SIX St Helens youngsters will get the opportunity to represent England on Good Friday after England Youth coach Dave Elliott announced his 18-man squad to face France in the first of a two Test series at Grattan Stadium, Bradford (2:30pm).Elliott has also announced the 20-man strong squad that will take on Wales at Caerphilly RFC (2:30pm).Elliott took a 39-man strong squad into camp this week to prepare for the test and he has split the squad to accommodate for the different tests posed by both opponents.“Both squads have a big test coming up on Friday,” said Elliott. “Both games will be tough and present the boys with different types of challenges.“We know the French side will be physical and Wales will put up a big fight as well so this is a fantastic opportunity for these lads to experience what it’s like to play in an international game and give them valuable experience which will help continue their development.“Pulling on the national jersey is one of the greatest moments for a player at any level and we’re delighted to be giving the lads that opportunity this week and I’m really looking forward to seeing them in action.”Lewis Galbraith, Ben Parry, Greg Richards and Andre Savelio have been selected to face France while Kane Ditchfield and Oliver Davies will have the opportunity to wear the national jersey against Wales.England Youth Squad to face France:1 – Curtis Naughton (Bradford Bulls / Shaw Cross Sharks)2 – Arron Lewczenko (Wigan Warriors / Orrell St James)3 – Josh Casey (Bradford Bulls / Siddall ARFC)4 – Lewis Galbraith (St. Helens / Saddleworth Rangers)5 – Ben Parry (St Helens / Chorley Panthers)6 – Ryan Hampshire (Wigan Warriors / Normanton ARLFC)7 – George Williams (Wigan Warriors / Ince Rose Bridge)8 – Michael Learmonth (Leeds Rhinos / Hunslet Warriors)9 – Ryan Maneely (Warrington Wolves / Saddleworth Rangers)10 – Greg Richards (St Helens / Chorley Panthers)11 – Jordan Baldwinson (Leeds Rhinos / Hunslet Warriors)12 – Alex Mellor (Bradford Bulls / Kings Cross Park)13 – William Milner (Warrington Wolves / Kings Cross Park)14 – Scott Lee (Leeds Rhinos / Shaw Cross Sharks)15 – Andre Savelio (St Helens / Latchford Alban)16 – Liam Sutcliffe (Leeds Rhinos / Hunslet Warriors)17 – Bradley Day (Leeds Rhinos / Hunslet Warriors)18 – Alex Abbott-Tavener (Harlequins RL / Elmbridge Eagles)England Youth squad to face Wales:1 – Lewis Tierney (Wigan Warriors / Orrell St James)2 – Jordan Harper (Leeds Rhinos / Normanton Knights)3 – Ali Ibrahim (Hull FC / West Hull)4 – Harry Lightfoot Brown (Harlequins RL / Elmbridge Eagles)5 – Jack Logan (Hull FC / Cottingham Tigers)6 – Ben White (Leeds Rhinos / Saddleworth Rangers)7 – Kyle Dempsey (Wigan Warriors / Ellenborough Rangers)8 – Zak Dewhirst (Warrington Wolves / King Cross Park)9 – Jake Dehal Clark (Castleford Tigers / Shawcross Sharks)10 – Bobby Tyson-Wilson (Hull FC / West Hull)11 – Bradley Lawrence (Wigan Warriors / Ellenborough Rangers)12 – Kane Ditchfield (St. Helens / Crossfields)13 – Jack Anderson (Hull FC / Shawcross Sharks)14 – Joe Keyes (Harlequins RL / Brentwood Elvers)15 – Matthew Marsh (Hull KR / Skirlaugh Bulls)16 – Connor Taylor (Castleford Tigers / Normanton Knights)17 – Ryan Langton (Hull FC / Skirlaugh Bulls)18 – Oliver Davies (St Helens / Orrell St James)19 – Oliver Gildart (Wigan Warriors / Wigan St Patricks)20 – Jake Shorrocks (Wigan Warriors / Wigan St Patricks)Both of England’s games against France on Good Friday, April 22 (2.30pm) and Tuesday April 26 (2.30pm) will be played at Grattan Stadium, Bradford.Tickets are priced at £4 Adult and £2 Concession (Under 16, Students and Over 65) and are available to purchase on the day.The England Youth v Wales under 16s on Good Friday at Caerphilly RFC kicks off at 2.30pm. Admission is just £3 for adults and £1 for concessions.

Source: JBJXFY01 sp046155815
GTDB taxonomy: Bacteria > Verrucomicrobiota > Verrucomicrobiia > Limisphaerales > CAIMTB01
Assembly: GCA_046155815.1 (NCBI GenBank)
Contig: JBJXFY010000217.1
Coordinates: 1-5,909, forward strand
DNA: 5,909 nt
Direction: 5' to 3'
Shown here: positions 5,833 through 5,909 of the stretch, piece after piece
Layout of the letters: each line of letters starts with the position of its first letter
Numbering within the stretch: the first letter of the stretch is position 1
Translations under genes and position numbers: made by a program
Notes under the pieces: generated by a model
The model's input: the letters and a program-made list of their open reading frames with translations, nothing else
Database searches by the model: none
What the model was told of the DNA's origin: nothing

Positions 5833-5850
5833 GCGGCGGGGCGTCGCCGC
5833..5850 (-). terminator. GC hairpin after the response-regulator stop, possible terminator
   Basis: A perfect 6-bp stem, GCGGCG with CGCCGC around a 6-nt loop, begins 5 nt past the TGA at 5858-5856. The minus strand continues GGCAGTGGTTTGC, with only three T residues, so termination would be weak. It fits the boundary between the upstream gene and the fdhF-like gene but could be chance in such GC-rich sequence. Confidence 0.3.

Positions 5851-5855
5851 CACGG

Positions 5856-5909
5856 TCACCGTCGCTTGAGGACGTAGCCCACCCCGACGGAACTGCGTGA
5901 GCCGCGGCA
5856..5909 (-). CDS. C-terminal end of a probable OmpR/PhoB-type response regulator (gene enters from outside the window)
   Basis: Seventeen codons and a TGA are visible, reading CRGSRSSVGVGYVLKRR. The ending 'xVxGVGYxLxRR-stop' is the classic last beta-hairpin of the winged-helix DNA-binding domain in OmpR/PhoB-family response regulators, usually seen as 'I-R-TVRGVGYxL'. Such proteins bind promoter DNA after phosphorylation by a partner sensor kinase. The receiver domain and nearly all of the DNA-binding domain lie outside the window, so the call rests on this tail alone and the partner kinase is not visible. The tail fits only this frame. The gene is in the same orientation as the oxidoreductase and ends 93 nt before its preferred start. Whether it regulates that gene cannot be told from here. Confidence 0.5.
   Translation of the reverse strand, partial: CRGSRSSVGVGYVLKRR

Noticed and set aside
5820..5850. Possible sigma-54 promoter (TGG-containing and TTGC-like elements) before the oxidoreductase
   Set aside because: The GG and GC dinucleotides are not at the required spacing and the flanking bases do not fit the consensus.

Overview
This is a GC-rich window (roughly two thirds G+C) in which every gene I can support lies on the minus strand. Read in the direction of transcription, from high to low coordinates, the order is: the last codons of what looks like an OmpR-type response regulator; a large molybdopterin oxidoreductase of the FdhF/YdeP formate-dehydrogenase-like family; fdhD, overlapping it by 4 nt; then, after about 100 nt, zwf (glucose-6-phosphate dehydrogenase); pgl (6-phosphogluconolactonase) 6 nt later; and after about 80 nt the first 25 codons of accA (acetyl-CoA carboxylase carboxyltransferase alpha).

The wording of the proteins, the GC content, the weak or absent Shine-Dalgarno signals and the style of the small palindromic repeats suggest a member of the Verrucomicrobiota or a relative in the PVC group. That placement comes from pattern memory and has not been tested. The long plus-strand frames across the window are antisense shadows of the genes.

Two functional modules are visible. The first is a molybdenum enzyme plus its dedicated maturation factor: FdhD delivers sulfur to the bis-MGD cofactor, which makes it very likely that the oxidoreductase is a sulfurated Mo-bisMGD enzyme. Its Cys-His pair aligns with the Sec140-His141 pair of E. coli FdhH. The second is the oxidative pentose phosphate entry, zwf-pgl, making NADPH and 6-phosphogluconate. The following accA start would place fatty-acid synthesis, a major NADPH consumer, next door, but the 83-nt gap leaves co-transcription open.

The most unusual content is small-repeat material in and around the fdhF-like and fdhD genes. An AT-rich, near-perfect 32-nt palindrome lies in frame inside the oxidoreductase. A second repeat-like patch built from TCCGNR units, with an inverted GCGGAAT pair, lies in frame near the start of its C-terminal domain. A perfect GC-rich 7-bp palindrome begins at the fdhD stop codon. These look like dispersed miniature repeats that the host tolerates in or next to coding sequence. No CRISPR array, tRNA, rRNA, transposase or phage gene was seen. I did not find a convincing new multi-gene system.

HE may have only been here a couple of months but Anthony Laffranchi knows Saints’ first half performances of late have been ‘out of character’.Saints have been behind at the break in both their opening games this season – yet responded positively after ‘oranges’.“We were out of character on Friday and didn’t stick to what we have worked at all week,” Boof said. “Half time came at the right time for us and we came out and put a better 40 together.“Royce didn’t say anything different, only that we hadn’t stuck to what we should have.“We did that in the second half and it paid off.”Laffranchi signed from Gold Coast Titans last season and has played in both the London and Salford matches.He continued: “As we head into the Hull KR game we know we can build on that back 40 and set the standard. It was good to get across the line [score against Salford] and especially get one in the first game. It was a special occasion. The venue is out there compared to what I have played with a home and I hope we can tick over the wins for our fans.“We aren’t getting ahead of ourselves though. We are two from two, but we have been below par.“Our starts haven’t been good and we are only reasonably happy with our second halves. We know we can improve and that starts this week at Hull KR.”